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3.5
2,635 Ratings

Sicario

Directed by Denis Villeneuve
United States, 2015
Drama, Thriller

Synopsis

A young female FBI agent joins a secret CIA operation to take down a Mexican cartel boss, a job that ends up pushing her ethical and moral values to the limit.

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Sicario Directed by Denis Villeneuve

Awards & Festivals

Cannes Film Festival

2015 | Competition

Academy Awards

2016 | 3 nominations including: Best Achievement in Cinematography

Writers Guild of America

2016 | Nominee: Best Original Screenplay (Screen)

Having enjoyed ARRIVAL, we went back in time and watched director Denis Villeneuve’s previous hit. SICARIO. It’s very impressive, but we were less convinced by the “human killing machine” tropes which climax it than we had been by the hellish drug war developments of the first two acts. Shot by the always-impressive Roger Deakins, it has a more classical style than ARRIVAL with several of the impressive dusk scenes that distinguished NO COUNTRY FOR OLD MEN.
November 28, 2016
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An alternate reading of the film reveals Macer’s arc to be an authentic representation of a woman’s experience in a male-dominated career, in which she is doubly constrained by the limits and stipulations of her job. In Sicario, Macer’s refusal to do anything outside the law is an ingrained behaviour that echoes women’s experiences in the workplace, in which a woman’s job-related risk-taking is held under far more scrutiny than that of her male peers.
April 18, 2016
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A nasty film about the drug war on the US-Mexico border that flirts with fascism and artiness, succumbing to the former. The film suggests that the best way for Donald Trump to convince the Mexican government to pay for building a wall would be to tell them it would keep out the CIA.
February 25, 2016
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What are people saying?

  • chanandre's rating of the film Sicario

    Drug-war as warfare (no angel-like lavender-scented squeaky-clean righteous heroes in Villeneuve’s cinema).SUV-convoy running like scared children thru Juarez>“4000 troops! Do you think he felt safe?”.Splinter Cell/Ghost Recon/ Operation Flashpoint tunnel sequence. Del Toro’s gaze as imposing as an 8mil. Zimmer-y score. Walled-in bagged corpses cos real-world violence lie within our homely walls. ▽

  • Graveyard Poet's rating of the film Sicario

    Nominated for the Palme d'Or, this taut and tense thriller which tackles the dark and difficult issue of the drug war in Mexico features career best performances from Emily Blunt and Benicio del Toro.

  • Ethan's rating of the film Sicario

    This was one of the best films of 2015. Everyone in this film is great and this film presents an intense look at the War on Drugs that is still waging. This film would make a really good double bill with Soderbergh's Traffic.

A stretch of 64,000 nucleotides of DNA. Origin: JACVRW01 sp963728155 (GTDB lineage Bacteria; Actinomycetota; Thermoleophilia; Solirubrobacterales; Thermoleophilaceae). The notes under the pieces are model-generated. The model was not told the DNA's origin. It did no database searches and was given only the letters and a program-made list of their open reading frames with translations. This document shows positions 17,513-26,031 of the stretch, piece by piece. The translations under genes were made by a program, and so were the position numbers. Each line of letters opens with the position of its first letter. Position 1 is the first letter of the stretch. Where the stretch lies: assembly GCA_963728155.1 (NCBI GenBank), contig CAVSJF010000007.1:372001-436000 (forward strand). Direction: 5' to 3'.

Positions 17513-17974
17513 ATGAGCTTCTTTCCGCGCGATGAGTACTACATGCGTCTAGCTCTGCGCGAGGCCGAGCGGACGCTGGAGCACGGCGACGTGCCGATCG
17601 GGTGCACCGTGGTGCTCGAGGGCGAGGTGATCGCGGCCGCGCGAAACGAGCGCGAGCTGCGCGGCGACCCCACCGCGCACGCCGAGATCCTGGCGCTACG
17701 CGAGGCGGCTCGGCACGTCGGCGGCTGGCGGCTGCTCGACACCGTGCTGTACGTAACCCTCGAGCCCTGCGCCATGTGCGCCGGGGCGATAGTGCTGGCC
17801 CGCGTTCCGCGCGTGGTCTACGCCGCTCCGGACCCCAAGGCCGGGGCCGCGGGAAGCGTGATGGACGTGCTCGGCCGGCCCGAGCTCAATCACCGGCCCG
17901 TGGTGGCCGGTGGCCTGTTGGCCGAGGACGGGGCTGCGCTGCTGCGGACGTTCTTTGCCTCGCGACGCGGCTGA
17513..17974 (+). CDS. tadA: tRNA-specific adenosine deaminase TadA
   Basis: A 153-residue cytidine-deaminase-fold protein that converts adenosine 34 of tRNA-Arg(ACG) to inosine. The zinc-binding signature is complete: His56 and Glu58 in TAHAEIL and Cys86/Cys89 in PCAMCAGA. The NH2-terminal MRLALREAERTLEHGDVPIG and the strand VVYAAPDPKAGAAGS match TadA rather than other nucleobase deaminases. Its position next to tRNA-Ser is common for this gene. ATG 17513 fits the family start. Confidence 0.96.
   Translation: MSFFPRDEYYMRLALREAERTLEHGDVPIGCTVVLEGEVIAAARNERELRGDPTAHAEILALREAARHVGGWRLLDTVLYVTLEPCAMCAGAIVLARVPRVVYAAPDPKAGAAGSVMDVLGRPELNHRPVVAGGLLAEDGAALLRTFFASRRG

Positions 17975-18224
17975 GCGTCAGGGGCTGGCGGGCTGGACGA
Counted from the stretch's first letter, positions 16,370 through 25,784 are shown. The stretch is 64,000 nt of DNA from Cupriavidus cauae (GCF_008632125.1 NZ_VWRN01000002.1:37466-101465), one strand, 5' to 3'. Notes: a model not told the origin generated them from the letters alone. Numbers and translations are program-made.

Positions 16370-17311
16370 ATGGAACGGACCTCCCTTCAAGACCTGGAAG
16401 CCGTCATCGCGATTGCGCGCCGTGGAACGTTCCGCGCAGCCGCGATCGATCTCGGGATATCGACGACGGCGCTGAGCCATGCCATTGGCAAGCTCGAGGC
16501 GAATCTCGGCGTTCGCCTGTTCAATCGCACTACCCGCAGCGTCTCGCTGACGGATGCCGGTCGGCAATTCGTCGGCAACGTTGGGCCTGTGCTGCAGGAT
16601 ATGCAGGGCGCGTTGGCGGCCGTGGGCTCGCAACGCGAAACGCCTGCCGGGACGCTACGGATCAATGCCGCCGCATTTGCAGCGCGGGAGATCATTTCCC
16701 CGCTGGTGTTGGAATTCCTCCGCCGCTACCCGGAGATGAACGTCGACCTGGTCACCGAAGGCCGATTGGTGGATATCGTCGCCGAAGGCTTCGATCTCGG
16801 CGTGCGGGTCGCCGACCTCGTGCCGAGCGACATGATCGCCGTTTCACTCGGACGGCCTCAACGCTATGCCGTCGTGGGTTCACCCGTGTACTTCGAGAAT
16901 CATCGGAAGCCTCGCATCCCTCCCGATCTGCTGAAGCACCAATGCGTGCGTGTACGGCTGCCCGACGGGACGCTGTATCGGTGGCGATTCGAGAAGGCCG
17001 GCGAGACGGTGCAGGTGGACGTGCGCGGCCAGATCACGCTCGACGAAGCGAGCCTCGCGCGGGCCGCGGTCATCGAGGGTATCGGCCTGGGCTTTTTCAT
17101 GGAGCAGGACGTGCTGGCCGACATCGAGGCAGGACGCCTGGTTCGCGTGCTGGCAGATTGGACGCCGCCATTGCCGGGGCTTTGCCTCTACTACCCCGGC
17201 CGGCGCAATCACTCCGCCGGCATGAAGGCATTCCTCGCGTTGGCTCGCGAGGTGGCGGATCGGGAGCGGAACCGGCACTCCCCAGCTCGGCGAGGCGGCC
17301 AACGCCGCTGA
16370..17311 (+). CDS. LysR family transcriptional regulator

• Daniel S.'s rating of the film Sicario

    Dilution of responsibilities. He who takes illegal drugs is as responsible as any sicario for all the drugs related murders in Mexico, be he Martin Scorsese, Donald Trump or the junkie at the end of your street. The rest is Literature or Cinema. Great Villeneuve mise en scene for a pretty weak screenplay. Recommended though.

  • Huey McEvoy's rating of the film Sicario

    Essentially, 6 fantastic set pieces connected by a thin plot, fronted by characters in desperate need of fleshing out. So why 4 stars? Denis Villeneuve and Roger Deakins are Lennon & McCartney when it comes to creating atmosphere and tension - all those beautifully detailed slow burning build-ups. Their forthcoming 'Blade Runner' sequel suddenly doesn't look so risky.

  • João Biscaia's rating of the film Sicario

    The capacity for Villeneuve to put everything precisely in its right place is pretty much incredible. The imagery, the sounds, the music. The editing, the angles - what gets shown, what does not. You're put in there, with them, at the mexican-american border. It's claustrophobic. It's brilliant. It's like he's throwing punches at you. And he doesn't miss a single one.

  • E's rating of the film Sicario

    A certain tendency in crime cinema nowadays seems to be that of two opposite forces somehow, absurdly, joining together. The positive force: calmness, stillness, flow. The negative force: anxiety, void, violence. Only in cinema can something like this work, making it all the more dangerous; where in the past it was used for revolution, or fascism, now it is used to promote long term apathy. Just my 1 cent.

  • Dave's rating of the film Sicario

    The sense of dread and foreboding is absolutely overpowering. You feel as if no matter what is accomplished, there is impending doom around each corner. Zach Closs' description below basically captures my thoughts perfectly, so I won't repeat. The best I saw in 2015.

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